individual defendants were not personally involved because the defendants failed to proffer evidence
showing in which reviews each defendant personally participated. The magistrate judge also
recommended denying summary judgment on Bailey’s request for injunctive relief. Finally, the
magistrate judge recommended granting summary judgment on Bailey’s official capacity claims for
monetary damages as well as all his claims for compensatory damages.
The defendants filed objections to the magistrate judge’s recommendations. Specifically, the
defendants contend that the magistrate judge improperly applied the relevant legal standard when
finding that genuine issues of material fact remain regarding whether the defendants’ reviews of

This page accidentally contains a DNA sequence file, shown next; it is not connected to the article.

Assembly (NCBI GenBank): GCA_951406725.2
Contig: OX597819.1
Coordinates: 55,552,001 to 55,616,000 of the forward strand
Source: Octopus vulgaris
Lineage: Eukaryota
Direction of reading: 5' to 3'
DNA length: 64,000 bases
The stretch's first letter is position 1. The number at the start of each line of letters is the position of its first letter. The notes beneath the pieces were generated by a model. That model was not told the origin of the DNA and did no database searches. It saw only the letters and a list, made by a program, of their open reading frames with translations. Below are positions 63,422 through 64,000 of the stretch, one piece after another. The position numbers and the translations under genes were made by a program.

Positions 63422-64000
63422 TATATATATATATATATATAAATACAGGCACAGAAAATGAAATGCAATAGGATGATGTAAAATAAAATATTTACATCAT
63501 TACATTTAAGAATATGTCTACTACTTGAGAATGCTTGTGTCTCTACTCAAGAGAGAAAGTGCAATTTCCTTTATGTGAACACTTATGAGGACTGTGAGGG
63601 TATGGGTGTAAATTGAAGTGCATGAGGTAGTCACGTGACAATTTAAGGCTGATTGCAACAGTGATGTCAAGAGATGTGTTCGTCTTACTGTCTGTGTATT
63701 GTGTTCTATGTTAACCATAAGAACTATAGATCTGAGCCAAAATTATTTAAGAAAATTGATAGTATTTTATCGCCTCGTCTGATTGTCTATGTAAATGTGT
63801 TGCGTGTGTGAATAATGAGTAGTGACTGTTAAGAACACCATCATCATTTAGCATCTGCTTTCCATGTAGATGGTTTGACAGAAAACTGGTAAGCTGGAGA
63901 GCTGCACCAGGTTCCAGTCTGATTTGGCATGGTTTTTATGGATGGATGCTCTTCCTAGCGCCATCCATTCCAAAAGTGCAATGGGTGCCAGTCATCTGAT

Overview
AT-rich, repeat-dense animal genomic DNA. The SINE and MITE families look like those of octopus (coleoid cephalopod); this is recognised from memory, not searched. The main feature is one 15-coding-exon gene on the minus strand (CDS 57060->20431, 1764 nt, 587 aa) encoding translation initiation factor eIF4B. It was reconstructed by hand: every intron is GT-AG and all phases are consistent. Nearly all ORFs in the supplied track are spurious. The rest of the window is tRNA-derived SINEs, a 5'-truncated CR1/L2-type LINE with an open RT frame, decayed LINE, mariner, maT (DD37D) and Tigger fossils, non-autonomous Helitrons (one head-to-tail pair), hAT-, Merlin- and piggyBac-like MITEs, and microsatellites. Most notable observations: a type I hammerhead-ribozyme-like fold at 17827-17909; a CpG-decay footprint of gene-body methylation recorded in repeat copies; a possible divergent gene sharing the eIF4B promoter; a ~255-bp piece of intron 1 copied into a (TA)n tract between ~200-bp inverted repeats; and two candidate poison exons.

Bailey’s continued confinement in administrative segregation were meaningful, and in denying
qualified immunity to the defendants on this issue. The defendants also contend that the magistrate
judge erred in rejecting the defendants’ exhaustion arguments as well as their arguments pertaining
to Bailey’s right to seek injunctive relief. Bailey has filed a response to the defendants’ objections,
but does not articulate any additional objections to the recommended partial disposition.
The defendants have not objected to the magistrate judge’s recommendation that summary
judgment be denied on the issues of whether Bailey had a liberty interest giving rise to procedural due
process rights and whether Bailey waived or mooted his due process rights by voluntarily entering
and remaining in administrative segregation as well as failing to attend certain reviews. Nor have the